Trouble in Mind
Ahead of its time, Trouble in Mind, written in 1955, follows the rehearsal process of an anti-lynching play preparing for its Broadway debut. When Wiletta, a Black actress and veteran of the stage, challenges the play’s stereotypical portrayal of the Black characters, unsettling biases come to the forefront and reveal the ways so-called progressive art can be used to uphold racist attitudes. Scheduled to open on Broadway in 1957, Childress objected to the requested changes in the script that would “sanitize” the play for mainstream audiences, and the production was canceled as a result. Childress’s final script is published here.
“An original play, full of vitality… Miss Childress has some witty and penetrating things to say about the dearth of roles for Negro actors in the contemporary theater, the cut-throat competition for these parts and the fact that Negro actors often find themselves playing stereotyped roles in which they cannot bring themselves to believe.”- New York Times, 1955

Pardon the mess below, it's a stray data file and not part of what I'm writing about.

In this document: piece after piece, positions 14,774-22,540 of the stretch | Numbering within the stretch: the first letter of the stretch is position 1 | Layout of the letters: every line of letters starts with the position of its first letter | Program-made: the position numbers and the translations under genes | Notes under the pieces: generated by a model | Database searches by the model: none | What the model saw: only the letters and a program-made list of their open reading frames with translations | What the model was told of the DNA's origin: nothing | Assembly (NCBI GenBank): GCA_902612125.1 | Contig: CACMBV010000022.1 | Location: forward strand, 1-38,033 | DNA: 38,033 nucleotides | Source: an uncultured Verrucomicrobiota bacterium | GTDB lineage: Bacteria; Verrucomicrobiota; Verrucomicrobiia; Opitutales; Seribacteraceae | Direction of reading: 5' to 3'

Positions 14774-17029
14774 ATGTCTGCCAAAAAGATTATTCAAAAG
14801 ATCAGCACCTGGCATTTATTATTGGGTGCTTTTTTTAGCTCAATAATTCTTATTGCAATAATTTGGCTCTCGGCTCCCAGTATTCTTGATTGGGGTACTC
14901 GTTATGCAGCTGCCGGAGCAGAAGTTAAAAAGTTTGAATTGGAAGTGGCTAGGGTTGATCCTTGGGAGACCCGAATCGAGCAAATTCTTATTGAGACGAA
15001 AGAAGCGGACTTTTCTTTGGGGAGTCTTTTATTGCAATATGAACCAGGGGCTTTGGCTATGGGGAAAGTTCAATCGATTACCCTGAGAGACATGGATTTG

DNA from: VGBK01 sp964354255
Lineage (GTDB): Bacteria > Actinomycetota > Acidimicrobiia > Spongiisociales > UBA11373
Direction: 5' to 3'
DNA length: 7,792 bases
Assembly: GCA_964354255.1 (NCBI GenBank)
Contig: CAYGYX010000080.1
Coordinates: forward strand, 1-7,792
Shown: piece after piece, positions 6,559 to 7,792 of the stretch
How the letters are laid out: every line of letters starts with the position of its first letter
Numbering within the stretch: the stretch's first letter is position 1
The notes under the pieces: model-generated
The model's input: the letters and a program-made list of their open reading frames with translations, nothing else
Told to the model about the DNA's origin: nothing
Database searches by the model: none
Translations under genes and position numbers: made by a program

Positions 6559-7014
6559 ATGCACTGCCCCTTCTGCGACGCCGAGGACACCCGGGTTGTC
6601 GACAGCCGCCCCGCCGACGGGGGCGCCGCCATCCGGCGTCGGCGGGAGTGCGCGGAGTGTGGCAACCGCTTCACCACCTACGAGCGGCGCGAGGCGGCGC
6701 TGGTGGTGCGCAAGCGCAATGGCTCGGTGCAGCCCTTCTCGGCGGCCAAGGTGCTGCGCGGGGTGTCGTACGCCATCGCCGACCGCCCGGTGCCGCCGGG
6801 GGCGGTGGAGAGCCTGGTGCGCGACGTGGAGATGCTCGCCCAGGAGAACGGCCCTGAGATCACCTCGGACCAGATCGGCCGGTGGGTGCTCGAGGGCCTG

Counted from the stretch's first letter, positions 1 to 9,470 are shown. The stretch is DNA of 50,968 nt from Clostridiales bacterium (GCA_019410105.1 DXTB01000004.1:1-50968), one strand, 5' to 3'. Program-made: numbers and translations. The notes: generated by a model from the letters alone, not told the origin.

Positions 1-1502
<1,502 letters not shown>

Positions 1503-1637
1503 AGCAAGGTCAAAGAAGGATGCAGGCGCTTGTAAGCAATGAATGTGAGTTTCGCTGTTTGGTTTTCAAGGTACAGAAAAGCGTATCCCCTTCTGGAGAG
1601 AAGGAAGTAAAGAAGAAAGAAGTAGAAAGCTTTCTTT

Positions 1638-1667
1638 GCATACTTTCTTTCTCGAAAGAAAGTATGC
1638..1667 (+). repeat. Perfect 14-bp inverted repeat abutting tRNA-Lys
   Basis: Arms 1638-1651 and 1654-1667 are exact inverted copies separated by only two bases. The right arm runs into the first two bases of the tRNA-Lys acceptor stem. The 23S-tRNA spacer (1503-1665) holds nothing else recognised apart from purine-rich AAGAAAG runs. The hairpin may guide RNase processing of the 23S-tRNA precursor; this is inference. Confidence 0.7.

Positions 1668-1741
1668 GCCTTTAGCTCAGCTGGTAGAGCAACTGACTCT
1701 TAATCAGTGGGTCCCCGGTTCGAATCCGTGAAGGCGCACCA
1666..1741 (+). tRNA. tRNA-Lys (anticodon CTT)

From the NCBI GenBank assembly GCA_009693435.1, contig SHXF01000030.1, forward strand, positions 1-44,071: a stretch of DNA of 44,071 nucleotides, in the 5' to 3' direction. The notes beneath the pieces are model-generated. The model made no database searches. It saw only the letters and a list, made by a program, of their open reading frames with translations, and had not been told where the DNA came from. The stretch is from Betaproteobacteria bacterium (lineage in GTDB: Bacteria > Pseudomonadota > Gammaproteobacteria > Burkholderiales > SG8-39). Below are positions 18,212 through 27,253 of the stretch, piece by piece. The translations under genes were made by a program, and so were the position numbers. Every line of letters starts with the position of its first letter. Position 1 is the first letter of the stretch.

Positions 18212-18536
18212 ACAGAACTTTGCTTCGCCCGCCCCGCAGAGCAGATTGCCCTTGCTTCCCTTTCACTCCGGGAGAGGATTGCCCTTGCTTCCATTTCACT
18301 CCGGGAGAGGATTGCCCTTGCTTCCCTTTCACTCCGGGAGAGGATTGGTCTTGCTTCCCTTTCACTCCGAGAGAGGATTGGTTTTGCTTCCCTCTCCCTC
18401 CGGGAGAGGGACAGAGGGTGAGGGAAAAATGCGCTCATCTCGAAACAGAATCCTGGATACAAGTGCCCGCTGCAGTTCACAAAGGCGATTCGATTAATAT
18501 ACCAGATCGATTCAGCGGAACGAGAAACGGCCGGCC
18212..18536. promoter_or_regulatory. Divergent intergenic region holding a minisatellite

“Painfully relevant… One is gradually struck by how bracingly prophetic the late playwright’s script turns out to be.”- Variety
“Fascinating… A frank look at mid-1950s social attitudes, and also a commentary on the discomfort between Blacks and whites that remains relevant today… A rich, unsettling play that lives up to its title, Trouble in Mind lingers in one’s memory long after its conclusion.”- New York Times
“Fresh and bold, Trouble in Mind, which premiered in 1955, feels bang up-to-date in its scrutiny of the ways in which people who blithely assert their liberal credentials are capable of racism.”- Evening Standard
"With scathing wit and bold candor, Trouble in Mind stakes out territory where few playwrights, today or more than 50 years ago, have dared to tread."- Seattle Times